Monday, March 15, 2010

Google Fiber follies

The nearby town of Greensboro has already been competing hard to be the "test bed" city for the Google Fiber ultra-high speed Internet. Now Winston-Salem has entered the race. All over the country medium-sized cities are doing things like changing their names to "Google" and other stunts so as to win the bid.

Ummmm... why?

Even if Google Fiber is 100 times faster than regular broadband, what good will it be? Within the winning city the Internet might work at blazing-hot speed, but the "normal" speed of the outside world will be a debilitating bottleneck. At least until Google Fiber gets rolled out sufficiently enough to take on a bulk of the data traffic.

It's like trying to win a contest for an SR-71 Blackbird without having a runway to launch it from. No doubt that it'll look real purty sitting in your backyard, but what's the use if you can't even fly the thing?

3 comments:

Roch101 said...

While that might be true of traffic to another US city, the winning city will find itself on par with Europe and Japan, not to mention that the local-to-local possibilities (such as streaming live video from a music venue to living rooms in the city) would make the winning city stand apart from other US cities.

Hope you are well, Chris.

Anonymous said...

Yes Chris, surprisingly, you are missing the big picture.

As the previous poster stated, you are not taking into account the application of local to local.

Beyond that, the very fact of the infrastructure being in place would put Greensboro far ahead of most of its "sister" cities.

Which in turn would "potentially" lead to more businesses locating or even headquartering themselves in Greensboro, equaling more jobs and income in the region.

Suffice it to say that many, many, and I will say it again, many other countries make us look like the red headed step child of broadband. This may be a very very small step in the right direction, but it is in the end . . . a step in the right direction.

And finally it will force other ISP's [AT&T, Time Warner, etc] to up their game, and offer something competitive.

As that begins to unfold you will witness developers launching cloud app, after app, that currently would be impossible in America.

The potential long term ramifications of fiber being used widely in the US as compared to today's standards, are like comparing the old brick in a bag "car phones" to an iPhone.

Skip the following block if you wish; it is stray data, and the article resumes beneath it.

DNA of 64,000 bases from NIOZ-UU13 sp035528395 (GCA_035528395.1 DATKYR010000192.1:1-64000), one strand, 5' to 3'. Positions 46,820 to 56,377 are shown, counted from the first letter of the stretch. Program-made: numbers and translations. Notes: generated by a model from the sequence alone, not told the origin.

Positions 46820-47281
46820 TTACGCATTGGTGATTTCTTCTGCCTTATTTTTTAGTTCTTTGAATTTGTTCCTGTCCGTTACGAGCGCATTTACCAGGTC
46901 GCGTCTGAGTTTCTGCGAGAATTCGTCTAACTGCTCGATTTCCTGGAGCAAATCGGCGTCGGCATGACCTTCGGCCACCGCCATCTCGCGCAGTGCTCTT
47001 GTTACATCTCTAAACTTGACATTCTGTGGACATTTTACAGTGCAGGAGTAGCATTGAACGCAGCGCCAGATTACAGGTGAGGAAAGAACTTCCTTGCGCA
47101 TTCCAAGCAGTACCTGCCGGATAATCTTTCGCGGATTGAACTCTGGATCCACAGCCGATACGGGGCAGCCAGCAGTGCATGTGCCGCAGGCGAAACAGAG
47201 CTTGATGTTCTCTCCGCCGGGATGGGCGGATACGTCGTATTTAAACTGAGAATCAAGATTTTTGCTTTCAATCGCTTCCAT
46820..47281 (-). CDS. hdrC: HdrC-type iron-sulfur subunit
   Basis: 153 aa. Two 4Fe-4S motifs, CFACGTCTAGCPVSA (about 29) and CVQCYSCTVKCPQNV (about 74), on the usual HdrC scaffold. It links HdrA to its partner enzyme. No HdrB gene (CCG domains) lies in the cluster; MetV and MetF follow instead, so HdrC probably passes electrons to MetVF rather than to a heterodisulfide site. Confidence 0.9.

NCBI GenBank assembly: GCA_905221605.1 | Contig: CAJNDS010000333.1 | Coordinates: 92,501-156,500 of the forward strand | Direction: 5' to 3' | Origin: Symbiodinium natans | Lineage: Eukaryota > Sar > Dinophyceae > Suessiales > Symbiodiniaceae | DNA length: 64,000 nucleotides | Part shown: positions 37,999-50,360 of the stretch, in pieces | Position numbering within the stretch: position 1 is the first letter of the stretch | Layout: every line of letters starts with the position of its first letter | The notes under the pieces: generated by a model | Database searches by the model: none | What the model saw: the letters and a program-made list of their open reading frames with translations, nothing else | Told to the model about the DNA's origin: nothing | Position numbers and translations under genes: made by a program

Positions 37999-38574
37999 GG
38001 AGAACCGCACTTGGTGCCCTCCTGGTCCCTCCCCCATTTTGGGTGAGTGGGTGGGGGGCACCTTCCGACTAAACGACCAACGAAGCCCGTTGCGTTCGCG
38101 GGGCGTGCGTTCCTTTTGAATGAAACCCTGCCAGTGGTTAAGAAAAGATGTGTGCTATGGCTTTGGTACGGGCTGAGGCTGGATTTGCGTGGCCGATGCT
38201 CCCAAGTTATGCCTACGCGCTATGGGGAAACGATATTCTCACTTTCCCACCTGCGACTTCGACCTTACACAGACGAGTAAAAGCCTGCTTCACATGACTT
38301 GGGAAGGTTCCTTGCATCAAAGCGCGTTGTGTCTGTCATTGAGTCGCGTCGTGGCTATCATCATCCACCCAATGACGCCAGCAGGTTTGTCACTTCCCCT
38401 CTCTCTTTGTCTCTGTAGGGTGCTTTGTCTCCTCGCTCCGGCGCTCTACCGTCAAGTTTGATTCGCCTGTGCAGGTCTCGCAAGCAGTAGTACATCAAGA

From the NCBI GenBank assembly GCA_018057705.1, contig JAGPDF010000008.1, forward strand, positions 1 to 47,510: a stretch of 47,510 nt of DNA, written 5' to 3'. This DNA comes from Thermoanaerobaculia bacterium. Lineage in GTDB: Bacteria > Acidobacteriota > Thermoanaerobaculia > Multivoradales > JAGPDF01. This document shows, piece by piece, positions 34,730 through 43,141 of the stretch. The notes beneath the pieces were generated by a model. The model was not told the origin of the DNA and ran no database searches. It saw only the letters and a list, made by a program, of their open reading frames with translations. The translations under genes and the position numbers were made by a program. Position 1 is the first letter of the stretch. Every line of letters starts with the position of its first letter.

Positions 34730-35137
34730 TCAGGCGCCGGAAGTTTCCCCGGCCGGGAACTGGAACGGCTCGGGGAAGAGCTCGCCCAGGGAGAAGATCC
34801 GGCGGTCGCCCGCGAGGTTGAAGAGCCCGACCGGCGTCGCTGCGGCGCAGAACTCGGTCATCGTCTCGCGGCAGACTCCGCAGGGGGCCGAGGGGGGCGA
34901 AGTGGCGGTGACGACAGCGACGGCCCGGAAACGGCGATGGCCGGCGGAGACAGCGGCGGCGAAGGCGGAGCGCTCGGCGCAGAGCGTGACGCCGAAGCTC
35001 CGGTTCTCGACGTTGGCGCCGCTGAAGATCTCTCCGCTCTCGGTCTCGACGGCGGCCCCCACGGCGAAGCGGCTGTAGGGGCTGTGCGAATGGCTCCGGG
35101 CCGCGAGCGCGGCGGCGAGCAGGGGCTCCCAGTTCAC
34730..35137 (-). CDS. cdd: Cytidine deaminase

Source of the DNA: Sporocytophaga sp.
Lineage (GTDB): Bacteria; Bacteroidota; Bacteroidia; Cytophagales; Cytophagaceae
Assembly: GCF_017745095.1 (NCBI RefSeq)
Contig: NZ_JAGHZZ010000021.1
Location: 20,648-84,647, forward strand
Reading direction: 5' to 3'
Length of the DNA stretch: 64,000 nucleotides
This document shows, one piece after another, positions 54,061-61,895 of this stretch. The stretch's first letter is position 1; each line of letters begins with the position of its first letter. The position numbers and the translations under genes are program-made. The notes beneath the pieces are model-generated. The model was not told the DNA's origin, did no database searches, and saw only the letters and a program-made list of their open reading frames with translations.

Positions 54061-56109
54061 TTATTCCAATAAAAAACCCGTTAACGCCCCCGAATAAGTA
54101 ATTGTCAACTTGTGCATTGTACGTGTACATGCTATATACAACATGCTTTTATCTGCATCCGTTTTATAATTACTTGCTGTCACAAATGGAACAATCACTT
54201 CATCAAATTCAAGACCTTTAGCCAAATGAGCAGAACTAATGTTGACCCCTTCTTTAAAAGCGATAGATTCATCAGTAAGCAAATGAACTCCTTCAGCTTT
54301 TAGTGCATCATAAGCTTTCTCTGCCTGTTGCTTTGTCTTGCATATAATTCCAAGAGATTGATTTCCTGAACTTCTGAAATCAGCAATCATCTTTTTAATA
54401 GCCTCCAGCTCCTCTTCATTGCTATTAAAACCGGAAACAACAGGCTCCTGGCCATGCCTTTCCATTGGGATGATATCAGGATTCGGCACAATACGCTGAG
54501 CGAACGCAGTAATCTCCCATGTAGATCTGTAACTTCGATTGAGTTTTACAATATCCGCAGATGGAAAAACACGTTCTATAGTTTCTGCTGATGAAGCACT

William said...

Right now, the "bottleneck" issue is going to cramp the overall potential of any 1gbps networks. However, the applications are there, especially in healthcare.

The regional hospital system is currently installing their own 1GBPS fiber system networked with 26 other hospitals (all fiber) which will be going online around June. Instant imaging study transfers can be very useful.

Monday, March 15, 2010

Google Fiber follies

The nearby town of Greensboro has already been competing hard to be the "test bed" city for the Google Fiber ultra-high speed Internet. Now Winston-Salem has entered the race. All over the country medium-sized cities are doing things like changing their names to "Google" and other stunts so as to win the bid.

Ummmm... why?

Even if Google Fiber is 100 times faster than regular broadband, what good will it be? Within the winning city the Internet might work at blazing-hot speed, but the "normal" speed of the outside world will be a debilitating bottleneck. At least until Google Fiber gets rolled out sufficiently enough to take on a bulk of the data traffic.

It's like trying to win a contest for an SR-71 Blackbird without having a runway to launch it from. No doubt that it'll look real purty sitting in your backyard, but what's the use if you can't even fly the thing?

3 comments:

Roch101 said...

While that might be true of traffic to another US city, the winning city will find itself on par with Europe and Japan, not to mention that the local-to-local possibilities (such as streaming live video from a music venue to living rooms in the city) would make the winning city stand apart from other US cities.

Hope you are well, Chris.

Anonymous said...

Yes Chris, surprisingly, you are missing the big picture.

As the previous poster stated, you are not taking into account the application of local to local.

Beyond that, the very fact of the infrastructure being in place would put Greensboro far ahead of most of its "sister" cities.

Which in turn would "potentially" lead to more businesses locating or even headquartering themselves in Greensboro, equaling more jobs and income in the region.

Suffice it to say that many, many, and I will say it again, many other countries make us look like the red headed step child of broadband. This may be a very very small step in the right direction, but it is in the end . . . a step in the right direction.

And finally it will force other ISP's [AT&T, Time Warner, etc] to up their game, and offer something competitive.

As that begins to unfold you will witness developers launching cloud app, after app, that currently would be impossible in America.

The potential long term ramifications of fiber being used widely in the US as compared to today's standards, are like comparing the old brick in a bag "car phones" to an iPhone.

William said...

Right now, the "bottleneck" issue is going to cramp the overall potential of any 1gbps networks. However, the applications are there, especially in healthcare.

The regional hospital system is currently installing their own 1GBPS fiber system networked with 26 other hospitals (all fiber) which will be going online around June. Instant imaging study transfers can be very useful.